France:  L’Été Meurtrier

The French movie of that year, L’Été Meurtrier could not be more different. Elle moves to a small southern French town with her mother and disabled father. A mechanic immediately falls in love with her and they marry, but Elle is in town to solve the rape of her mother that happened long ago.

Elle slowly loses her grip on reality, and the tragic misunderstanding between her and her husband spirals out of control and ends in a murder. Set in the 1970s, it also evokes a kind of nostalgia with every shot, as well as the French affinity for eroticism and unpredictability in films.


USA: Ghostbusters

The fourth in a row that was selected for preservation by the National Film Registry in America, and it’s no wonder. Immediately after its release, the theme song was a hit on the radio, and merchandise flew off the shelves, solidifying that particular marketing strategy that had first been introduced by The Empire Strikes Back. The format of Ghostbusters set up the action-comedy genre, and other films attempted to do the same thing: picking a genre and making a comedy of it. At the time, comedies were seen to be less profitable than other genres, but, as we can see today, they have become the most popular movies, thanks in part to Ghostbusters.

France: Les Ripoux

Les Ripoux exposes France’s less picturesque side through comedy. A “ripou” is a dirty cop, and the word itself is in verlan, the reversed French slang.

René, a cop, makes money by accepting bribes from criminals, and when his old partner gets busted, he tries to corrupt his new, young, and idealistic partner. This movie came at the beginning of major unrest in the banlieues and distrust of the police, so the themes resonated with many.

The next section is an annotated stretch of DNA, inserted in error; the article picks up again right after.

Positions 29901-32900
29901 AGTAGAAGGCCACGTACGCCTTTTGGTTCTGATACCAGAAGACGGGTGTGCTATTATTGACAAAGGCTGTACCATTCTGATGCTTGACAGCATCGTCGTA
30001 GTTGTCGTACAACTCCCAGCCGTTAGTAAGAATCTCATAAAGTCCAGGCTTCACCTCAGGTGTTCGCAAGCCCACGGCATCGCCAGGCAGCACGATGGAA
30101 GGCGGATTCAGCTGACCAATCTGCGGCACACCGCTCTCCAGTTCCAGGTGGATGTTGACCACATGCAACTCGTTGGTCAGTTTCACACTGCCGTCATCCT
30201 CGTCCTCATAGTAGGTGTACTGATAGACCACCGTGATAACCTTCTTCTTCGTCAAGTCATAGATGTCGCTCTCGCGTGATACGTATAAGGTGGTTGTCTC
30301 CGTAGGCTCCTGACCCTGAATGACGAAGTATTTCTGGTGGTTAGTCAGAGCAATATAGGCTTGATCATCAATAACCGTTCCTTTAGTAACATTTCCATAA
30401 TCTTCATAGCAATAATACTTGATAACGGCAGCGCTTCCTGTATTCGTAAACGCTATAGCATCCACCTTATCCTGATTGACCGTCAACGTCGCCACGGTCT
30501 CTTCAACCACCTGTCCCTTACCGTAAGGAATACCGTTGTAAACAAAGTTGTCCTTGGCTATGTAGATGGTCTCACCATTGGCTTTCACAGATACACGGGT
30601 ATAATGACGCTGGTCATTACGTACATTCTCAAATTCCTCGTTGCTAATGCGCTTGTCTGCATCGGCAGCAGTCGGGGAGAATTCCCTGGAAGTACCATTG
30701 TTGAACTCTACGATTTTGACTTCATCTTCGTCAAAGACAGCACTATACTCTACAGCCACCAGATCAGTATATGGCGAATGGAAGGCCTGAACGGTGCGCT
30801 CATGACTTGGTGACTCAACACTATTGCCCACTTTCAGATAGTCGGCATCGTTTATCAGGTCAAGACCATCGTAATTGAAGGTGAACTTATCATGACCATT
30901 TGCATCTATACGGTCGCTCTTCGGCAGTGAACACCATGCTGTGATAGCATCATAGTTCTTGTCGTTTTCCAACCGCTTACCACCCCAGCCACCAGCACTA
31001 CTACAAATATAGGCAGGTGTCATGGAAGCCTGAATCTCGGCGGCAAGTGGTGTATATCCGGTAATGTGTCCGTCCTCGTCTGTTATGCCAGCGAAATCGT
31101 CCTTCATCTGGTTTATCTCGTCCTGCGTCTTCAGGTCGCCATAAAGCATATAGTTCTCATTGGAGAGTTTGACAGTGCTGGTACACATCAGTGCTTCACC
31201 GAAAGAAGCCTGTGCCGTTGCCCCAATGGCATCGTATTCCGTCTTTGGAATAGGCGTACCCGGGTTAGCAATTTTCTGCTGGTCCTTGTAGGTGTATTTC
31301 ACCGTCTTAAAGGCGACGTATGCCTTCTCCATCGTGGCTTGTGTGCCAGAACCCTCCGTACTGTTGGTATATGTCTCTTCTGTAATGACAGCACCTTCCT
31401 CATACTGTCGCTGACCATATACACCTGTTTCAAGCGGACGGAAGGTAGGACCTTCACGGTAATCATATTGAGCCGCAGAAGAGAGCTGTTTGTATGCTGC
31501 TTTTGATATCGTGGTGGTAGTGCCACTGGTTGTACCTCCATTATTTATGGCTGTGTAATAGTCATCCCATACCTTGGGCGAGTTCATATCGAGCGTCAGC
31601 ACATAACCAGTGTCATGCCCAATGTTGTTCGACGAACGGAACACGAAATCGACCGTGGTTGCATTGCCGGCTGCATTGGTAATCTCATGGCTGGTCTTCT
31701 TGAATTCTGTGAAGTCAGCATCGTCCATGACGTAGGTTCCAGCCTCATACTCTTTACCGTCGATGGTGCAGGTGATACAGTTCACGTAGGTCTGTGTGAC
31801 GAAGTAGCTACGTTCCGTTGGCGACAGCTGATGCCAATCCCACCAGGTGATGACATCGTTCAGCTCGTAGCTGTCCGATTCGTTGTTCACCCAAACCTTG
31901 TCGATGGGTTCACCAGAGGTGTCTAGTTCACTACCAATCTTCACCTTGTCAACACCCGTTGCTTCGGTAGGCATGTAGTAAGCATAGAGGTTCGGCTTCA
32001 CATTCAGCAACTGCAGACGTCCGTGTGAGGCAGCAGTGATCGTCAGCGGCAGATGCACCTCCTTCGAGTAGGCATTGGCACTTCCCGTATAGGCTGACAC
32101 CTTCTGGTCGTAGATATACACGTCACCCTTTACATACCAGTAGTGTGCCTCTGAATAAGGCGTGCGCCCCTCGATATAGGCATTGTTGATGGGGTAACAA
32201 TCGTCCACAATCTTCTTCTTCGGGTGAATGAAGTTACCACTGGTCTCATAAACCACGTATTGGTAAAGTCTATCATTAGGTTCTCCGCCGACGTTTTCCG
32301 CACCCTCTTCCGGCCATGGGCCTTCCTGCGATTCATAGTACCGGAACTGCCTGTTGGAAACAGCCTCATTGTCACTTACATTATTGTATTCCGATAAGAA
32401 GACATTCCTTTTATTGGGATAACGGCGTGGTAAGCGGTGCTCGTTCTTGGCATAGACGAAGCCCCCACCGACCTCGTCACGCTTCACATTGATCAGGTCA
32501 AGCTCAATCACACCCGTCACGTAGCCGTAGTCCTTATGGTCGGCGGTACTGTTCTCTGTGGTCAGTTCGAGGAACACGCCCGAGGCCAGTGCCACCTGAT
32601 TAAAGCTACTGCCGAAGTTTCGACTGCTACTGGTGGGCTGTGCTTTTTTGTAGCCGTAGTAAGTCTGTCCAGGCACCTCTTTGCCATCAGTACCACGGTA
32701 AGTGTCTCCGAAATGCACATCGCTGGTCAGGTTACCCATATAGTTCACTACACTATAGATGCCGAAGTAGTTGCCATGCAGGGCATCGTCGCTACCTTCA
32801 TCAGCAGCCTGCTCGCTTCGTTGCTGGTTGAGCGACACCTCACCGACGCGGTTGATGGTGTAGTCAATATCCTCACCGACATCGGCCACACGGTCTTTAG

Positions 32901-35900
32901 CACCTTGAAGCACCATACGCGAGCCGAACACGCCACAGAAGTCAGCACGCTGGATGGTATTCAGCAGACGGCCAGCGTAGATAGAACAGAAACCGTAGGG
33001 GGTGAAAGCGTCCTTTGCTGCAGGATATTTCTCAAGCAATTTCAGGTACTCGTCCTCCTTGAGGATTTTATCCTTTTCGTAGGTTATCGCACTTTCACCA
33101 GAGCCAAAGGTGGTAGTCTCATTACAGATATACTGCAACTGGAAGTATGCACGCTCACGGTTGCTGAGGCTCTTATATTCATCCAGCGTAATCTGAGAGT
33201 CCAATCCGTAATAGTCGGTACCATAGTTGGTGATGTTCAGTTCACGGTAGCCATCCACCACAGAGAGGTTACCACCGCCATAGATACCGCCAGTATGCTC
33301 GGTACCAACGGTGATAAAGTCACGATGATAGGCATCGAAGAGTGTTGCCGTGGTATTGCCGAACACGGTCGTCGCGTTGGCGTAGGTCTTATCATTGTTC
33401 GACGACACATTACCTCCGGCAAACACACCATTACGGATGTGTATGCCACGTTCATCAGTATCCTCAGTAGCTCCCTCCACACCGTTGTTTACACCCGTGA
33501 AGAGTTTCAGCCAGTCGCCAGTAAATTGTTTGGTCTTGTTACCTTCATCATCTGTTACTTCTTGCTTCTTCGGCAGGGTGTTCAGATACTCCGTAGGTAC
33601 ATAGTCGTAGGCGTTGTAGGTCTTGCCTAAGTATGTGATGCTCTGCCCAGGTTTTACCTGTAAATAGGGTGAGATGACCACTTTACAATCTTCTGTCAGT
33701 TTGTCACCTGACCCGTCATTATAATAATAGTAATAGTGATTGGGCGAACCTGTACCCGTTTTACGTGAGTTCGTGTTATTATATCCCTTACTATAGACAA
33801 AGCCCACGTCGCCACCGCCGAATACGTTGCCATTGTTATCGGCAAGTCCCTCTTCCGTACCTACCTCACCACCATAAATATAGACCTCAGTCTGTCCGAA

USA: Back to the Future

Back to the Future defined 1985, as well as 1955. Both decades saw the rise of new subcultures; teen culture grew significantly due to Rock n’ Roll in the fifties and increased representation in pop culture in the eighties. Back to the Future was a major part of this, as we see Marty McFly skipping school and skateboarding instead. 

France: Trois Hommes et un Couffin

This was remade in English two years later as Three Men and a Baby. It’s a more simple comedy, about three adult men who love their bachelor lives, when a woman drops a baby on their doorstep. It was the most popular French movie of the decade, with nine million attendees in theaters, more popular than Hollywood movies like E.T. or Raiders of the Lost Ark. 


USA: Ferris Bueller’s Day Off

Yet another high-school movie, Ferris Bueller’s Day Off premiered in 1986. The songs Twist and Shout and Oh Yeah became wildly popular after the premiere, and became symbols of teen freedom and rebellion. Ferris breaks from the archetype of “cool jock” or “lame nerd,” as he’s popular without being athletic. The film itself is a classic, like all the rest on this list, capturing the fleeting moment and defining what it meant to be a teenager bored with the drudgery of high school.

France: Jean de Florette and Manon des Sources

France was experiencing a different sort of moment in film that year, with the duo of Jean de Florette and Manon des Sources, that fall into the category of “Heritage Cinema.”

This was a film movement, primarily in the 1980s, that celebrate the history, culture, and landscape of France through period pieces. Part one, Jean de Florette, tells the story of a hunchback who comes to claim his inherited land in Provence. Part two, Manon des Sources, follows Jean’s daughter as an adult and her revenge plot on her old neighbors. Both movies are French classics and American high schoolers frequently watch them in their French classes.